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Statue of Soviet Intelligence Chief Pulled Down

August 22, 1991 GMT

MOSCOW (AP) _ Five giant cranes pulled down a 14-ton statue of the founder of the Soviet secret police Thursday night, cheered by thousands who viewed KGB participation in the failed coup as the climax of decades of repression.

The removal of the statue of Felix Dzerzhinsky in front of KGB headquarters was sure to be one of the enduring images of the defeated hard-line coup against Mikhail S. Gorbachev.

Fireworkers exploded when the statue was lifted from its pedestal at 11:28 p.m. (4:30 p.m. EDT). The crowd of about 10,000 people shouted, ″Down with the KGB 3/8 Down with the KGB 3/8″

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″All of our lives the KGB was stronger than the people,″ said Ira Kalina, a spectator. ″This is the first time in 70 years that the people are stronger.″

Kalina’s father, Ignati, was shot in Josef Stalin’s purges in 1938, and she spent four years in a labor camp in the Kazakhstan republic before being freed in 1953, the year that dictator Josef Stalin died.

The huge statue was harnessed with heavy metal cables and lifted into the air by the neck. It was suspended for several minutes as Moscow Deputy Mayor Sergei Stankevich pleaded with the crowd, ″Keep back 3/8 Keep back for your safety.″

But the crowd rushed madly to a flatbed truck next to the statue as crane operators tried to place it carefully on the truck to take it away. One man kicked the head of the statue.

″I am a World War II veteran. I lived through lies all my life, but I am glad I lived long enough to see this,″ said a white-haired spectator, Alexander Lipich.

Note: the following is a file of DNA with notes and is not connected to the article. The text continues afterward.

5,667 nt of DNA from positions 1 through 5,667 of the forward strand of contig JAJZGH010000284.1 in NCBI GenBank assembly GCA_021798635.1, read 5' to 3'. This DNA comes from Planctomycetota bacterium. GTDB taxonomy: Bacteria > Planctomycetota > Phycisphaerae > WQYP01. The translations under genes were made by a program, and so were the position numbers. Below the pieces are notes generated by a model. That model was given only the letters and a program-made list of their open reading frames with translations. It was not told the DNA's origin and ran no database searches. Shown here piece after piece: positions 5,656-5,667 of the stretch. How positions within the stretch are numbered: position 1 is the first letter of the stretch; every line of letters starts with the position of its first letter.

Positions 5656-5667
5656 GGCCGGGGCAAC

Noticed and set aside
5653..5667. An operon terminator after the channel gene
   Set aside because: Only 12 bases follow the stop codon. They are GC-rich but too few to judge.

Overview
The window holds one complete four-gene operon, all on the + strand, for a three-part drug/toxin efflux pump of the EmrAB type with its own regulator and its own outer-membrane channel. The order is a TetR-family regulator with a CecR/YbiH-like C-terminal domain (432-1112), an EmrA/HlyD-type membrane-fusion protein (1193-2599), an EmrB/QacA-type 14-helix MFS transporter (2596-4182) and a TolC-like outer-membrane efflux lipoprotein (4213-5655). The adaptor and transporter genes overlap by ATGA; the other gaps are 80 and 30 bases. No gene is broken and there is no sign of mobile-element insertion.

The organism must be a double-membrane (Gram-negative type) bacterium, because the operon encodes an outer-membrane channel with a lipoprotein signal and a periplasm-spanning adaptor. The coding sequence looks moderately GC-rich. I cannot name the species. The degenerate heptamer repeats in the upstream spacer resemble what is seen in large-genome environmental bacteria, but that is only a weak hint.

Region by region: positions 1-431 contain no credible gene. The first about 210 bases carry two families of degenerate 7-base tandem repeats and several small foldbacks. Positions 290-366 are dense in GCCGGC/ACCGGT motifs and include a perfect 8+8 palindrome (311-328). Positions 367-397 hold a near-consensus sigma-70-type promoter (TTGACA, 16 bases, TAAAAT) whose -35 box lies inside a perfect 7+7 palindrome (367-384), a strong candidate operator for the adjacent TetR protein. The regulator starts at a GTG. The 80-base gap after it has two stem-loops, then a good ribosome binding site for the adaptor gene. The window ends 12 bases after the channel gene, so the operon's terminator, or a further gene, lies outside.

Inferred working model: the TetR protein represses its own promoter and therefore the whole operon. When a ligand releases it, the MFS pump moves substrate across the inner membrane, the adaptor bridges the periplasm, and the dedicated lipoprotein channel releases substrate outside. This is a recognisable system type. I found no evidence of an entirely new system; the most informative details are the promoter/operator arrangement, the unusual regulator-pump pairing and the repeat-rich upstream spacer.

″The KGB waged war and eliminated millions of people - our Russian people, the best people,″ he said. ″The KGB must be destroyed. They are traitors.″

More than 10 million people are believed to have been shot or died from hunger, cold or hard labor in labor camps under previous Soviet leaders.

Security was light. A couple of dozen police kept watch on the scene, but did not intervene. Not a light burned in the 10-story KGB building looming over the square, which was named for Dzerzhinsky but recently renamed Lubyanka Square.

Around the base of the statue, people waved Russian flags and shouted the name of Russian Federation President Boris Yeltsin, who had led the resistance against the short-lived coup.

Dzerzhinsky, a Polish-born Bolshevik, headed Lenin’s Cheka secret police during the 1920s, years of the ″Red Terror.″

People in the crowd, some holding blue and yellow balloons, clambered over the prone statue as red fireworks exploded in the sky.

The statue was finally loaded onto the truck and driven away, reportedly bound for storage until it can be placed in a museum.

″There is only one word for this: victory,″ said 58-year-old Ivan Suchan, whose parents and one set of grandparents died at the hands of the Soviet secret police. ″This is a renaissance for Russia,″ he added.

The monument to Dzerzhinsky was erected in the 1940s and stands in front of KGB headquarters, which earlier was an interrogation center and one of the most feared prisons in the country.

The crowd had painted graffiti on the base of the the pink, gray and yellow granite building, including angry scrawls of ″Fascist 3/8″ and a swastika over the bronze plaque of the late Yuri V. Andropov, a former KGB chief and Soviet leader.

The KGB’s chief, Vladimir A. Kryuchkov, was one of the leaders of the three-day coup. Kryuchkov was fired Thursday and arrested. The KGB pledged to respect the Soviet Constitution.

The crowd had begun gathering about 4 p.m. and repeatedly shouted for the statue to be toppled.

″It is the first celebration in free Russia,″ Stankevich said.

A similar monument to Dzerzhinsky in Warsaw, Poland, was demolished on a square also bearing his name in early 1990, following the peaceful revolution that brought the Solidarity movement to power.

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